Chuck Morse Speaks
King Phillips War 1675-1676 was a brief and extremely violent altercation between an alliance of Native American Tribes and the English colonists of southern New England. The war ended the relatively peaceful relations that were established over fifty years earlier by Squanto and the Wampanoag Sachem Massasoit with the Pilgrims in 1621, a peace that was exemplified by the First Thanksgiving of 1621.
After the death of Sachem Massasoit in 1661, his eldest son Wamsutta became Sachem but he died shortly afterward under mysterious circumstances after leaving the home of Plymouth Colony Governor Josiah Winslow. His brother Metacom, known as King Phillip, thus became Sachem in 1662. King Phillip hated the English colonists and spent several years forming alliances with native tribes in southern New England. At the time of the outbreak of the war, Phillip had almost three thousand warriors ready to fall upon the colonies where they planned to murder every colonist in New England.
There were many legitimate causes for Phillip’s anger, among them the simple pressures that naturally accompanied the development of new colonies on native lands.
The triggering event that led to the outbreak was when a Wampanoag native named John Sassamon, a Harvard graduate and a “praying Indian,” exposed King Phillips conspiracy to colonial government
authorities. The term praying Indian was used to describe Natives living in the increasing number of
Native communities who had converted to Christianity. Sassamon was subsequently murdered and three of King Phillip’s men were tried, convicted and hanged on July 8, 1675 for the murder. The jury was made up of natives and colonists of equal number but nevertheless the results triggered King Phillip to launch the war against the colonists.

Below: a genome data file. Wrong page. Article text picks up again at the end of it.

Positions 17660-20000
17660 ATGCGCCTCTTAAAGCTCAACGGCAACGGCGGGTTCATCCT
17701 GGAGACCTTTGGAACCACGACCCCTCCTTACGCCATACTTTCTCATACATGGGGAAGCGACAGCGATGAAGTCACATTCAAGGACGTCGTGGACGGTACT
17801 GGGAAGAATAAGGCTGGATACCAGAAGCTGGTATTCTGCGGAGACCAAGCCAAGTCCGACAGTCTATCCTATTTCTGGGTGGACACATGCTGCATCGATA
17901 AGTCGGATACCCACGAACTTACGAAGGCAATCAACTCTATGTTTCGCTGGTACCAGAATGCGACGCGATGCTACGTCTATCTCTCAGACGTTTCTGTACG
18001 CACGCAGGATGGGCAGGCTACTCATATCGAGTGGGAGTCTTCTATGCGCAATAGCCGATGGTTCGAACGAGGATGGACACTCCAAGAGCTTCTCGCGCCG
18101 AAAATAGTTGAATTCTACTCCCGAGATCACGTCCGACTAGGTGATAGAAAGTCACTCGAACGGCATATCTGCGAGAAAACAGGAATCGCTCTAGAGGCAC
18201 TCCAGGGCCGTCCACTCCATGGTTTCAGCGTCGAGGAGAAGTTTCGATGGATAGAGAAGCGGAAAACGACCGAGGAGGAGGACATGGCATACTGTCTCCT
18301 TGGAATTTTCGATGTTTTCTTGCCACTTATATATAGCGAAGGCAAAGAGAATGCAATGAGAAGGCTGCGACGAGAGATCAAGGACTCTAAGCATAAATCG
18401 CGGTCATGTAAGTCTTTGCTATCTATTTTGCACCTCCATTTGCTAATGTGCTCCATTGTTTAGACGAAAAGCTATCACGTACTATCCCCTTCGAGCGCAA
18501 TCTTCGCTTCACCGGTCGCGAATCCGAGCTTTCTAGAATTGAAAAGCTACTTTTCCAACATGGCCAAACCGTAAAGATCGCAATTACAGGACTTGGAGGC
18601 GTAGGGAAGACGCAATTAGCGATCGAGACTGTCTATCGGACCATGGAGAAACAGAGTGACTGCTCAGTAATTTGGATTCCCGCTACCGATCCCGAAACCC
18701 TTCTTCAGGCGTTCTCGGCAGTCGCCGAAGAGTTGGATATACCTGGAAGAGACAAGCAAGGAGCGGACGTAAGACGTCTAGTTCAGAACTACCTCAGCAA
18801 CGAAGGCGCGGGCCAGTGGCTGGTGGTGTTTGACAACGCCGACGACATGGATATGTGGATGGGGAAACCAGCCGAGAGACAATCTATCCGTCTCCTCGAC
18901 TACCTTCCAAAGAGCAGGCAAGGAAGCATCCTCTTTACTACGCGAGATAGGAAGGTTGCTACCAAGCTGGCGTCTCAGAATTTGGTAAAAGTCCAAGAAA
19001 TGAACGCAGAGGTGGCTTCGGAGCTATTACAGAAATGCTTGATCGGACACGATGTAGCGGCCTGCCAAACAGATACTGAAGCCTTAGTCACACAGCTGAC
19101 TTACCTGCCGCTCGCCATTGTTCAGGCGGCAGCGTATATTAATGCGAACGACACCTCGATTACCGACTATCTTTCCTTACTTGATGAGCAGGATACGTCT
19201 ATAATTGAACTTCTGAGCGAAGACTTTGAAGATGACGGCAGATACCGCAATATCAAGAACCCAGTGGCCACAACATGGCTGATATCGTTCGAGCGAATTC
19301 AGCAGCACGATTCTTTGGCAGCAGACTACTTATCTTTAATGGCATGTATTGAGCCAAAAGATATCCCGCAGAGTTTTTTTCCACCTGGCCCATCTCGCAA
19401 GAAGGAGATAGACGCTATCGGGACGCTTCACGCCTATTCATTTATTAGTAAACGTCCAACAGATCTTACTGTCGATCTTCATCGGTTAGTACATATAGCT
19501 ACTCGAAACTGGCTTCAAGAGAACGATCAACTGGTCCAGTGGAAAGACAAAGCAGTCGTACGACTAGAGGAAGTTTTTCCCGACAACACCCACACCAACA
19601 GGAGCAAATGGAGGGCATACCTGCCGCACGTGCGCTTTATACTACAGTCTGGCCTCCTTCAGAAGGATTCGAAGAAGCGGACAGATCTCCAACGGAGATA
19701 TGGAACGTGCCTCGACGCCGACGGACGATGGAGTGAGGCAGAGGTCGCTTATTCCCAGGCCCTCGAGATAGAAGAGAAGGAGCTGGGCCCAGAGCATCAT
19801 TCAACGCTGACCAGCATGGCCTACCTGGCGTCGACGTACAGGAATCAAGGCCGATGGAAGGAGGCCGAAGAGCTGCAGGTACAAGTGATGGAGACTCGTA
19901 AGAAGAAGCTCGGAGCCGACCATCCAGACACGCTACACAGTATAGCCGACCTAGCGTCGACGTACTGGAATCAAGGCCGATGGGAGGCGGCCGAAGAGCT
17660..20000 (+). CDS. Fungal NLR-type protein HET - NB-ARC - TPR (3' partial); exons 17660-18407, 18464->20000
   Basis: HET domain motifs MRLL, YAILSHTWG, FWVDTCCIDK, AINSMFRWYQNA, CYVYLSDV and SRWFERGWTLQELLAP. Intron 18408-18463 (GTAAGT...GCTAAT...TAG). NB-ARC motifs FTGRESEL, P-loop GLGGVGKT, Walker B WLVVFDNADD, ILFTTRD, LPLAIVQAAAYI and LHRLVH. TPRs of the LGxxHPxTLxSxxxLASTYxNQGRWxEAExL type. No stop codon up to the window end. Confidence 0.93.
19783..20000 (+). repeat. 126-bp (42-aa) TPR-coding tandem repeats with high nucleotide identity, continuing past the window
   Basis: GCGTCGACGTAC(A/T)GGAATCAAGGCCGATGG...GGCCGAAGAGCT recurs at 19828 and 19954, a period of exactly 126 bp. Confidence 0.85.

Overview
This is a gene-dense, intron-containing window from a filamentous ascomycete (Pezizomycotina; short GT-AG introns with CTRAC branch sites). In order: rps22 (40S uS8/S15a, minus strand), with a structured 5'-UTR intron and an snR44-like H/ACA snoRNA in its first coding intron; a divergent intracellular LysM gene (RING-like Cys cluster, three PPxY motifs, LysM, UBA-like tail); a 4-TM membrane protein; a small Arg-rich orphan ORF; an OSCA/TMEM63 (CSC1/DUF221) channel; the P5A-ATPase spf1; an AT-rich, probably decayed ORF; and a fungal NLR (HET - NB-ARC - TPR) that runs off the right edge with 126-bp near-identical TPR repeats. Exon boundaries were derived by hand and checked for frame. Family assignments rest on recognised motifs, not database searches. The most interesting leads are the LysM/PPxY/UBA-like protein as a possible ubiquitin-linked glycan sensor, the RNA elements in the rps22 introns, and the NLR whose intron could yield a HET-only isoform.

At first the Native confederation under the command of King Phillip had the upper hand with a
slaughter of colonists first in the Massachusetts settlement of Swansea and then in settlements across
Plymouth Colony, Rhode Island, Connecticut, and western Massachusetts. Native forces attacked
Plymouth were they were repulsed, burned Providence, Rhode Island to the ground, and entered
Springfield, Mass. Then the Narragansett’s, members of the confederacy, were defeated in a fearful
slaughter of natives called the great battle of the swamp.
After failing to secure aid from French Canada, and after failing to form an alliance with the Mohawk Tribe in New York State, King Phillip began to retreat in the winter of 1675-1687 in a war of attrition. The colonialists picked up steam with many native tribes joining their forces against Phillip and many natives began to scatter to points north and west. Colonial forces mercilessly massacred natives loyal to Phillip while granting amnesty to those who declared their neutrality. While Phillips allies deserted him, he made his last stand near where he started the war, south of Providence, Rhode Island. Phillip was shot by a Native named John Alderman on August 12, 1676. His head was displayed on a pole in Plymouth colony for the next twenty years. Except for a few skirmishes, mostly in Maine, the war was over. An estimated
600 colonists and 3,000 Natives had died in the terrible conflagration.